Botswana is well known for its wildlife, with lions, leopards, elephants, and all manner of other beautiful animals calling its sprawling savannahs home.
The big game we’re interested in at our Ditau project, however, lies under the earth rather than on top of it.
Indeed, because of the extensive Kalahari sands covering the area of Botswana in which the project is based, very little is known about what lies beneath the surface.
So, after gathering encouraging results from our initial surveying and mapping last year, we decided that we needed to drill to learn more.
Accordingly, in conjunction with our joint venture partner Power Metal Resources, we signed off on the targets we planned to drill at Ditau in March of this year. By the following month, we had already set the rigs turning, and the work continues to this day.
Our ultimate plan is to drill a total of six holes across three targets. The latest hole–into what we’ve dubbed the i10 target–has now completed.
At this stage, we’re still awaiting assays. However, as announced, it does initially appear that our drilling intercepted our targeted magnetic anomaly at the expected depth. In other words–so far so good.
This anomaly has a diameter of 2.2 kilometres, and we think there’s a possibility that it could be a carbonatite, in the fashion of other bodies discovered in the area in the seventies by Falconbridge.
However, the cores we extracted from the second hole have also given us an intriguing precious metals lead. The 29m “Zone of Interest” is like nothing any member of our team has seen before.
Whatever the assays return, there appears to be a lot going on in these rocks.
How did we get here?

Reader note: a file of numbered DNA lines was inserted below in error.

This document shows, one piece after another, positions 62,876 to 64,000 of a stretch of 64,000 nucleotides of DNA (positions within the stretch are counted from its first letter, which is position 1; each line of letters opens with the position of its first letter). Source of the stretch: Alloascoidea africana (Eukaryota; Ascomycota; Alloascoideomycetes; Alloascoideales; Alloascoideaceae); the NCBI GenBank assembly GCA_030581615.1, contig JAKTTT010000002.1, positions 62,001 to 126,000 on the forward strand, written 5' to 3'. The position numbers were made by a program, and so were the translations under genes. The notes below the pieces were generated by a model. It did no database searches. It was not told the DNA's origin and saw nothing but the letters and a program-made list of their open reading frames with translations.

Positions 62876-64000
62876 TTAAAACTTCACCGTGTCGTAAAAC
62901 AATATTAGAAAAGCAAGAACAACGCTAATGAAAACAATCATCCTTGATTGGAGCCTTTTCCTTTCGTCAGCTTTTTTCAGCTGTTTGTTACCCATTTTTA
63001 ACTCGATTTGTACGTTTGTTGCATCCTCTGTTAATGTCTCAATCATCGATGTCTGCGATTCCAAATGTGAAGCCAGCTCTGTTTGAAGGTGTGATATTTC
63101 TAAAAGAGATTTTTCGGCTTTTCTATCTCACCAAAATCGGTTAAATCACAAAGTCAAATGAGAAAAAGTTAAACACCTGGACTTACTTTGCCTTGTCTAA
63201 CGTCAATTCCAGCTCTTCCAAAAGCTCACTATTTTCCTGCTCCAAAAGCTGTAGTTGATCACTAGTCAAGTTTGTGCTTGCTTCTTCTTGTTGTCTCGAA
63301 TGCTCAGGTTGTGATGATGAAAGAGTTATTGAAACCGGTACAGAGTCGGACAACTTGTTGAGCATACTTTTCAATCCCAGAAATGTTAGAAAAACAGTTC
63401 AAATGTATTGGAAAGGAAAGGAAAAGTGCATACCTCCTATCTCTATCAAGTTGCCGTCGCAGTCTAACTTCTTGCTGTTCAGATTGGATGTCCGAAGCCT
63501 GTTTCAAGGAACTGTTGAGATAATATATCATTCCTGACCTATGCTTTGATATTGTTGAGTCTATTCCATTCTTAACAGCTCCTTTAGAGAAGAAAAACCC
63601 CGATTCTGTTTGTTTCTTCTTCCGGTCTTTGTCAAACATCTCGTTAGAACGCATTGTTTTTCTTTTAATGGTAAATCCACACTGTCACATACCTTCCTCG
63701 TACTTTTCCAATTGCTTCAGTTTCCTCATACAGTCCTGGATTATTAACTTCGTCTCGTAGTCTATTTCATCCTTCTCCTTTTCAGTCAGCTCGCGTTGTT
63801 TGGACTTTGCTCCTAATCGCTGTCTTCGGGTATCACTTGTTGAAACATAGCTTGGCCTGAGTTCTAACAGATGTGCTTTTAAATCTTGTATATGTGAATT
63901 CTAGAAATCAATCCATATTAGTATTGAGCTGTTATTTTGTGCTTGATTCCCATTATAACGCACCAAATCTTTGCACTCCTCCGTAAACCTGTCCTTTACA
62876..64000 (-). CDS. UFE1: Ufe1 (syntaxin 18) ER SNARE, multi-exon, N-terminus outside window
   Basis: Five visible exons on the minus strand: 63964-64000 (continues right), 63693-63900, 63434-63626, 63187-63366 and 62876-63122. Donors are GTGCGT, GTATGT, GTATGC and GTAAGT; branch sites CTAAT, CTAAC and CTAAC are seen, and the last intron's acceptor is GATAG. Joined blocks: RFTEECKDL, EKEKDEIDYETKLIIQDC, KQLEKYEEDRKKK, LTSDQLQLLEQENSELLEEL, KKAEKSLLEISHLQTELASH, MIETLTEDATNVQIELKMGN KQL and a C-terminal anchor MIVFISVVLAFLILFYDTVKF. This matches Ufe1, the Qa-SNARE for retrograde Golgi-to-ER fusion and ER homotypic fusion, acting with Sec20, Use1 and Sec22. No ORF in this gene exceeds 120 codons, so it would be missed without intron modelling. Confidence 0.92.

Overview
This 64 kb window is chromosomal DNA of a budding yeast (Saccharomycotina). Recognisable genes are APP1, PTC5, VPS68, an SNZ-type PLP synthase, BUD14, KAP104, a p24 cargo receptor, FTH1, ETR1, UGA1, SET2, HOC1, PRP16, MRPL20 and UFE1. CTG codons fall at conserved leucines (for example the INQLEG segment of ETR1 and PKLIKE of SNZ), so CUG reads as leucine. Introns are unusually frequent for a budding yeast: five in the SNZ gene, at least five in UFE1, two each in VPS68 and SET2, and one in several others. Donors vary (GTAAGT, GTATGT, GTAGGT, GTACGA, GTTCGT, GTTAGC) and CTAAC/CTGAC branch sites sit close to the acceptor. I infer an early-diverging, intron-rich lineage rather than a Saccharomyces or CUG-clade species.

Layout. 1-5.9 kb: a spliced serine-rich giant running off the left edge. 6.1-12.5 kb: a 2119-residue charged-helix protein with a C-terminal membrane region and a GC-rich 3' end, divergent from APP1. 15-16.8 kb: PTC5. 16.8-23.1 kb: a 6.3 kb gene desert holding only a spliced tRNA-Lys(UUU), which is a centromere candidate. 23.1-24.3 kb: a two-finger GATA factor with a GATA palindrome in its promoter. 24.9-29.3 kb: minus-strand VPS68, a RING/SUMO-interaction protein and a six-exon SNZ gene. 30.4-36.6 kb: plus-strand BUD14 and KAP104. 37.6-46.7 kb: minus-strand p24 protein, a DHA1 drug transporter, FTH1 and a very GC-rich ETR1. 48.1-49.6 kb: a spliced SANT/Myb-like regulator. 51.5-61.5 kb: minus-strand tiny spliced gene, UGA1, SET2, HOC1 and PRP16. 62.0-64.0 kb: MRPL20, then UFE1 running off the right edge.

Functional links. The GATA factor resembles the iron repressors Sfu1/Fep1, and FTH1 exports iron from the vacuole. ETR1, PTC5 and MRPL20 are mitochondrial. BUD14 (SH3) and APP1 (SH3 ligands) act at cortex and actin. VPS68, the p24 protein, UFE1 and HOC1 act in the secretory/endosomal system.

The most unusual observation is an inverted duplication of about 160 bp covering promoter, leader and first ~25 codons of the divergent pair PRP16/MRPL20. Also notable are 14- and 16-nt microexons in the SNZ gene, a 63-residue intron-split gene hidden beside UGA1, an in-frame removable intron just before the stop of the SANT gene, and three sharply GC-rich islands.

What led us into this exploration campaign was the identification on our ground of several ‘ring structures’ of the kind we’ve just drilled at i10.
These in turn lie on a known trend of kimberlites and carbonatites that run across the northwest of Botswana and down into Namibia.
The ‘ring structures’ themselves were identified using geophysics, and often appear to be quite crater-like. Their size varies–they can be anything from a hundred metres to a couple of kilometres across–and handily, they are not usually that deep.
Of course, depth is a relative term when it comes to a junior mining company. But when set against some of our other operations, particularly the KSZ, drilling to 389 meters at the i10 target doesn’t seem overly ambitious.
Each of the three targets we’re drilling at Ditau has a different geophysical signature, and so it’ll be quite a steep learning curve when the assay results come back.
Already, though, there are some big positives.
Preliminary magnetic susceptibility readings taken on the core from the recently completed hole at i10 were highly elevated on material drawn from a depth between 293 and 321 metres. These readings coincide with a visibly altered section of the rock, so we are awaiting the assay lab results with considerable interest.
What’s more, sections of the core also contain siliceous and haematitic zones, which may be conducive to mineralization.
Ultimately, of course, what we’re looking for is elevated levels of any minerals, whether rare earths or precious metals, above what are known as ‘crustal norms’. If we get it, we’ll then be able to zone in on the richest areas.
The assay labs are busy at the moment, so it’s not clear how long we’ll have to wait before we know one way or the other for the holes we’ve already drilled.
In the meantime, our drilling continues.